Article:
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Fractal Audio AMP models: Brit 800 and Brit 800 Mod (Marshall JCM 800)

yek

Moderator
Moderator
* EDIT: Up-to-date information is available in Yek's Guide to the Fractal Audio Amplifier Models *


Brit 800: based on Marshall JCM 800, model 2204 (50 watts)

Brit 800 Mod: based on Marshall JCM 800 with mods


Some amplifiers define an era or a particular style in music. The JCM 800 is such an amp. It’ll always be associated with hard rock and metal in the ‘80s and ‘90s. Slash, Iron Maiden, Slayer, etc. All hard rock bands used them.

“JCM” are Jim Marshall’s initials. “800” denotes the decennium in which it was released, followed by the JCM 900 series in the 90s and the JCM 2000 series in the new millennium.

Model 2203 is the 100 watts version, model 2204 is 50 watts.​

Cliff:

"It's a vertical input Canada export version. I went through several before settling on this one as it was the best sounding by far."​

It’s a simpel single channel amp, with Low and High Sensitivity inputs. The model is based on the High input.

The JCM 800 has EL34 or 6550 tubes and puts out 50 watts (model 2204) through (preferably) a 4x12 cabinet. If you prefer the 100 watts JCM 800, check out the Brit AFS100 1 model, which will be discussed in the next article.

It has Presence, Bass, Middle, Treble, Master and Pre-Amp Volume controls.

Read the handbook of the current re-issue.

An unmodified JCM 800 is a very harsh amp at lower volume levels. To make a JCM 800 sound less brittle, you have to turn up that Master Volume, or drastically reduce Treble and Presence. This applies to the model too. Cliff:

"It is a very bright model. However, it sounds exactly like the amp it was based on. If it is too bright, you can adjust the various tone controls and parameters to reduce the brightness to your tastes. They are designed to be run loud and the brightness decreases as the MV is increased. The sound of 80's hair metal for sure."​

"Rips my head off here. I have to turn the presence way down. Check the MV. Too high and will get muddy."​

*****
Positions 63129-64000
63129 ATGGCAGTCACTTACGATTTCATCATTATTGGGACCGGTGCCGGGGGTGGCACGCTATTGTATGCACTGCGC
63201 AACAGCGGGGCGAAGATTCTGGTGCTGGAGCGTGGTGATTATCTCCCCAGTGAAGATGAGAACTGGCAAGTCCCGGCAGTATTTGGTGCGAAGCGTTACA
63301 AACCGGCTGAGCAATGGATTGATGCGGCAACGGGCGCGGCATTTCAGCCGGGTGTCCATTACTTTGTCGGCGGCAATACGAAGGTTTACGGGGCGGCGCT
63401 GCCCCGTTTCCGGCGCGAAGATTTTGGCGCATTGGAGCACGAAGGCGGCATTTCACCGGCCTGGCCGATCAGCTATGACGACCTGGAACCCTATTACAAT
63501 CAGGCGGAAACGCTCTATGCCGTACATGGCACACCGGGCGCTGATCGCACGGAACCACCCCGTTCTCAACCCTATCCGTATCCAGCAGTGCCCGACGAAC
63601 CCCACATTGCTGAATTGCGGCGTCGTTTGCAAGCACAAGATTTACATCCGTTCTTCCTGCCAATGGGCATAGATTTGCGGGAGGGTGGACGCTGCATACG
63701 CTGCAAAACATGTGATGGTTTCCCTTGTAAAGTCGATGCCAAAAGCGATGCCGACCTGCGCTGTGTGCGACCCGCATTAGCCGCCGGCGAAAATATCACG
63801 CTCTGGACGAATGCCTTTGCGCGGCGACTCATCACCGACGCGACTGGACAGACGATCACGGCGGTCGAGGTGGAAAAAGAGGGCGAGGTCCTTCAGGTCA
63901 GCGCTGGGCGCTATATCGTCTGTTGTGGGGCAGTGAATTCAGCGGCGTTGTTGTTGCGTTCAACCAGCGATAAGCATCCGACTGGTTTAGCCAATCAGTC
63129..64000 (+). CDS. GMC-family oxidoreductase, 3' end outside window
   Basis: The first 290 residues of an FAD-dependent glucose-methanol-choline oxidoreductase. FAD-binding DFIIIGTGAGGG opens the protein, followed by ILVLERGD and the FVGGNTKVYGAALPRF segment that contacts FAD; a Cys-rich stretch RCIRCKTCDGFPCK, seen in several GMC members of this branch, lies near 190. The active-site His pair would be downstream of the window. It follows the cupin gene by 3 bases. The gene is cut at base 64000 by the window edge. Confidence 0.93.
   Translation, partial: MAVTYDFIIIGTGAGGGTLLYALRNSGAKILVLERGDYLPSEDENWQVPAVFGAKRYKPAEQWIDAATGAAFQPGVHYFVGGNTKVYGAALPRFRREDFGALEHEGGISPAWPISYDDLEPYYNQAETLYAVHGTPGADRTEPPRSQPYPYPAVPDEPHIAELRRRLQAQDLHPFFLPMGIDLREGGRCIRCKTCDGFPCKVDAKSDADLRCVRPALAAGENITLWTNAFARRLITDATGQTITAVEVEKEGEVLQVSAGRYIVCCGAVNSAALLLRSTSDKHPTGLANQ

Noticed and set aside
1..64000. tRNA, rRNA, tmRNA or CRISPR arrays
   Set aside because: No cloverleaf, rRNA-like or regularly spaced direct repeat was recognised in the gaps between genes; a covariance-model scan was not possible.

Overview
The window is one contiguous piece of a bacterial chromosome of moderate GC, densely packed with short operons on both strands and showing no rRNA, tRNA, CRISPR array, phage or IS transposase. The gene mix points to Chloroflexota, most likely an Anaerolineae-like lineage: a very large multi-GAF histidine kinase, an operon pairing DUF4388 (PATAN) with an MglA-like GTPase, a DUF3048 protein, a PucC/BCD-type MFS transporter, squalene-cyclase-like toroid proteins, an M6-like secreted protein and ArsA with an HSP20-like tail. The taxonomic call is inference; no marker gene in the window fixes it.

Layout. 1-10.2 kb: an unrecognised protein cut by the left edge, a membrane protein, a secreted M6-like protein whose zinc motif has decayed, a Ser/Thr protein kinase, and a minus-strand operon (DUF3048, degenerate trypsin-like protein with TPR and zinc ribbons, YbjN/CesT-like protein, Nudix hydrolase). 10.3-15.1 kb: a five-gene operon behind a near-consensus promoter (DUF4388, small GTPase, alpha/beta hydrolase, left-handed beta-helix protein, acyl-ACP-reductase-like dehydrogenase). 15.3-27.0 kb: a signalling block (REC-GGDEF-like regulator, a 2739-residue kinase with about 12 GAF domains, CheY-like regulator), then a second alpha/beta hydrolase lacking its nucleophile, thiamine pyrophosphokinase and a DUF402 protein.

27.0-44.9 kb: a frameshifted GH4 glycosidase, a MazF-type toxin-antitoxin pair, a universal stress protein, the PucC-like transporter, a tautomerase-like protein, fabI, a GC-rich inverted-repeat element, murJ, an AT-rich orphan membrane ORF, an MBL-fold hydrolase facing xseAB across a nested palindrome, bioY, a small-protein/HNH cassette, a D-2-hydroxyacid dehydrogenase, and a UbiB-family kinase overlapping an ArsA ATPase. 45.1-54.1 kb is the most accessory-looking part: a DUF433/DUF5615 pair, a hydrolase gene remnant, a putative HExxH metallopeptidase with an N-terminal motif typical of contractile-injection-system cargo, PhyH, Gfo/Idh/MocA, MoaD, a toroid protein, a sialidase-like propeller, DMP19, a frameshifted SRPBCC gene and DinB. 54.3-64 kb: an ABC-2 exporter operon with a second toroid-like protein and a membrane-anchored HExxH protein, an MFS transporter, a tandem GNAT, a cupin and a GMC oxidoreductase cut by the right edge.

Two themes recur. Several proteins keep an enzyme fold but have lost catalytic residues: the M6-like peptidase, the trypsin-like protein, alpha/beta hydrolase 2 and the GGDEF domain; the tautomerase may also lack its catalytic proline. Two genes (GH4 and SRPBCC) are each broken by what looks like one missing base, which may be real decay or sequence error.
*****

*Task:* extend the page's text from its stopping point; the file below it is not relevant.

"Those amps are all designed to get their character from power amp distortion. If you don't push the power amp all you are hearing is the preamp which is voiced to be trebly. The power amp then compresses the highs and the sound gets fatter."​

"That "interference" is due to all the treble peaking used in the design. JCM800s have quite a bit of treble boost. When you first attack the string the note is unpitched. It's basically a brief explosion of noise. The treble boosting amplifies the upper frequencies of this noise burst which is what you hear. However, when you playing in a loud mix that treble boosting helps the sound cut. Modern designs use more carefully crafted treble boosting to retain the cut but tame some of the harshness of the attack. This is accomplished typically by putting a capacitor in parallel with the plate resistor(s) which rolls off around a few kHz. This preserves the treble boost in the upper midrange but softens the attack. I believe the SLO100 was one of the first amps to do this. You can see this in the Axe-Fx II as your Triode Freq parameters. You can soften the JCM800 attack by lowering the Triode Freq values. Most modern hi-gain designs use some form of HF rolloff like this. Another reason is that JCM800s use relatively low amounts of negative feedback (which is why they're so loud). This causes a treble boost in the power amp. Increase the Damping parameter to increase the negative feedback."